Central government's use of consultants and interims - Public Accounts Committee Contents

2    Skills available within government  

8. The Cabinet Office is not doing enough to grow government's core skills despite repeated recommendations by this Committee in its reports in 2002 and 2007[17], and despite the Cabinet Office's own study on using Consultants in 1994.[18] Since 2006, the reliance on consultants in two key areas - ICT and programme and project management - has increased from 50% to 60% of all spend on consultancy.[19] The Civil Service fast stream programme is now being used to help recruit people into these specialist areas, but it will take quite a long time to develop people from entering the scheme to filling senior positions.[20] Whilst departments endeavoured to fill senior management positions with permanent staff, the Cabinet Office believes government is at a competitive disadvantage as senior people can often earn significantly more in the private sector. [21] The Cabinet Office told us that graduate recruitment was also supplemented by hiring people directly with the skills required and it had achieved good success at persuading people to swap higher pay for the greater challenge of the public sector.[22]

9. The Cabinet Office acknowledged that progress in growing skills in these areas was not as fast as hoped because departments find it difficult to persuade staff to stay in programme and project management roles due to a preference for policy related work.[23] Similar programme and project management roles in the private sector allow new recruits to experience all aspects of the commercial and government sectors, alongside relatively rapid career progression, hence making it more difficult to attract these staff at junior levels into government.[24]

10. The Cabinet Office does not have good data on the experience of its key programme and project management staff, including Senior Responsible Owners. This has limited its ability to flexibly re-deploy people with these skills to the departments and programmes where they are most needed.[25] In addition, people with these skills often don't spend long enough in one post, or are moved to a job that doesn't use their skills.[26] The Cabinet Office explained that capability in programme and project management is not necessarily just about technical qualifications.[27] It told us that government is trying to increase its ability to redeploy staff across departments and slow down the movement of skilled staff from one job to the next, in order to get maximum use of the people it has internally.[28]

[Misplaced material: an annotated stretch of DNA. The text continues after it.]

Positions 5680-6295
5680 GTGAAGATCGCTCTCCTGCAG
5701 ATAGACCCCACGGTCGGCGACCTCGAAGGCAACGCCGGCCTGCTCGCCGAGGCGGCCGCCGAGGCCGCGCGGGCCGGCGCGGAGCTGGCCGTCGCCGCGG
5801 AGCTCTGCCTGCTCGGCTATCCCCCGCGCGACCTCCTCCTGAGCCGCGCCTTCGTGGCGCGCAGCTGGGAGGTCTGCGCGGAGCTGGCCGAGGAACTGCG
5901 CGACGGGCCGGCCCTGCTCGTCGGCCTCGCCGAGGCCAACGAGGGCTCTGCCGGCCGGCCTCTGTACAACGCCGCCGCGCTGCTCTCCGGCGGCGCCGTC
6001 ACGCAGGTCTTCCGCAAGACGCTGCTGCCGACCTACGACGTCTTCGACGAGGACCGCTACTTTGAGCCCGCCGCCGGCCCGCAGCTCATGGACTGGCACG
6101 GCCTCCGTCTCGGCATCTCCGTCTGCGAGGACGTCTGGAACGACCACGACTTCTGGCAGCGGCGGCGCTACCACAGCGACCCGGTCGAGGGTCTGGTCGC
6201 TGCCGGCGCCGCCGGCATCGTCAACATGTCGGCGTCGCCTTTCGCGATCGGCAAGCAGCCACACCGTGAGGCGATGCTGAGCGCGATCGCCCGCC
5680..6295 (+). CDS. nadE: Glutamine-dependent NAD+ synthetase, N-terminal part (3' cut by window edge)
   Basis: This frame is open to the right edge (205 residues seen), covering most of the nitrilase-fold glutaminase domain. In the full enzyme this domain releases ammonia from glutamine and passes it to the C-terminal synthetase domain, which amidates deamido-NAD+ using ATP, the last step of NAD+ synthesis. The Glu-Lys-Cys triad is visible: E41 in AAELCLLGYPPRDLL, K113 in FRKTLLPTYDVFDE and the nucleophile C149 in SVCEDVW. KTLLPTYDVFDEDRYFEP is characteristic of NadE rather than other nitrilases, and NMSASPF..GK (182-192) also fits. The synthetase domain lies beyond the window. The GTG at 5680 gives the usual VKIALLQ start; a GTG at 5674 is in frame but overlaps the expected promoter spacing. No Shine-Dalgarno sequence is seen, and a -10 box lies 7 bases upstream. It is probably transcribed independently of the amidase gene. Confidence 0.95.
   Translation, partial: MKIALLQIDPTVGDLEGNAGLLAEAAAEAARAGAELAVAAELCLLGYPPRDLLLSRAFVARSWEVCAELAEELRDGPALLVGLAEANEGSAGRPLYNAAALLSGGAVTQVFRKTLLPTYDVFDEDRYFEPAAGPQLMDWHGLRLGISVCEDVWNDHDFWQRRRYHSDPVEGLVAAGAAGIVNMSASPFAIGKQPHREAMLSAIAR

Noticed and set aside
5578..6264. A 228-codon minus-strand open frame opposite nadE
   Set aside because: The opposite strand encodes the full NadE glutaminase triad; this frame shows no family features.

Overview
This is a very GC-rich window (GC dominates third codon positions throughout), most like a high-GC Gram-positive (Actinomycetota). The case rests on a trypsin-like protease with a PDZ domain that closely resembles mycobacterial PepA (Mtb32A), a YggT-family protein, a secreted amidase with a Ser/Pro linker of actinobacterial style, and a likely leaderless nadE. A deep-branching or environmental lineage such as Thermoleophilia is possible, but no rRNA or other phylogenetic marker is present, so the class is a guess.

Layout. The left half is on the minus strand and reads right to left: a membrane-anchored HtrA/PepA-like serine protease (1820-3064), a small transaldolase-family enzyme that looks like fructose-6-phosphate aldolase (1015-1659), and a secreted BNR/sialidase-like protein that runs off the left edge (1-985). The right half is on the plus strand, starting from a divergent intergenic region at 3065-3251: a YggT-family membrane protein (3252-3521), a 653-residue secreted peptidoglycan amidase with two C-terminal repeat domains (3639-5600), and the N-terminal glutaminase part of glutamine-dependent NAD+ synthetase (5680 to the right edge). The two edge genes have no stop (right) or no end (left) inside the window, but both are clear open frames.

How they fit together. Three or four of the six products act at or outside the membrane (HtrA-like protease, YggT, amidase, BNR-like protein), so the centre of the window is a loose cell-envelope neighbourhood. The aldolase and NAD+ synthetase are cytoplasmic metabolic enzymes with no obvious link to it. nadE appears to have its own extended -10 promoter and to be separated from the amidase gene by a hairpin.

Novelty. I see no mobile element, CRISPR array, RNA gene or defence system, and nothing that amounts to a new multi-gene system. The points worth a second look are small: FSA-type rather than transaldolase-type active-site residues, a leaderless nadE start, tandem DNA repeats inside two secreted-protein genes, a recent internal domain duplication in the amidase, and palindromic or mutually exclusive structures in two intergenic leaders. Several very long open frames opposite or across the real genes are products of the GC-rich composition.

11. There is expected to be a big dip in expenditure on training and development due to the recent round of spending cuts.[29] The Cabinet Office admitted that during a period of financial restraint, this is one area likely to come under the most pressure. It explained that there were many changes in government that are going through the policy development stage. Once policies moved on to the implementation stage there would likely be a resurgence in the use of consultants.[30] The Cabinet Office accepted that it seemed sensible that there should be skills training prior to this phase to reduce the need for consultants.[31] At the time of the hearing, it was carrying out a review of learning and development to determine how much departments should invest in training and how best to deliver it.[32]

17   Q 1; Committee of Public Accounts Twenty-first Report of Session 2001-02, Better value for money from professional services, HC 309, conclusion 28; Committee of Public Accounts Thirty-first Report of Session 2006-07, Central government's use of consultants, HC 309, recommendation 7;  Back

18   The Government's use of External Consultants: An Efficiency Unit Scrutiny, Cabinet Office, 1994 Back

19   Qq 2 and 5: C&AG's Report, para 1.10 Back

20   Q 4 Back

21   Qq 59-62 Back

22   Q 131 Back

23   Q 99 Back

24   Q 59 Back

25   Qq 14 and 117 Back

26   Qq 99 and 100 Back

27   Q 119 Back

28   Q 51 and 100 Back

29   Qq 124 and 125 Back

30   Qq 48-51 Back

31   Q 125 Back

32   Q 124 Back

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Prepared 21 December 2010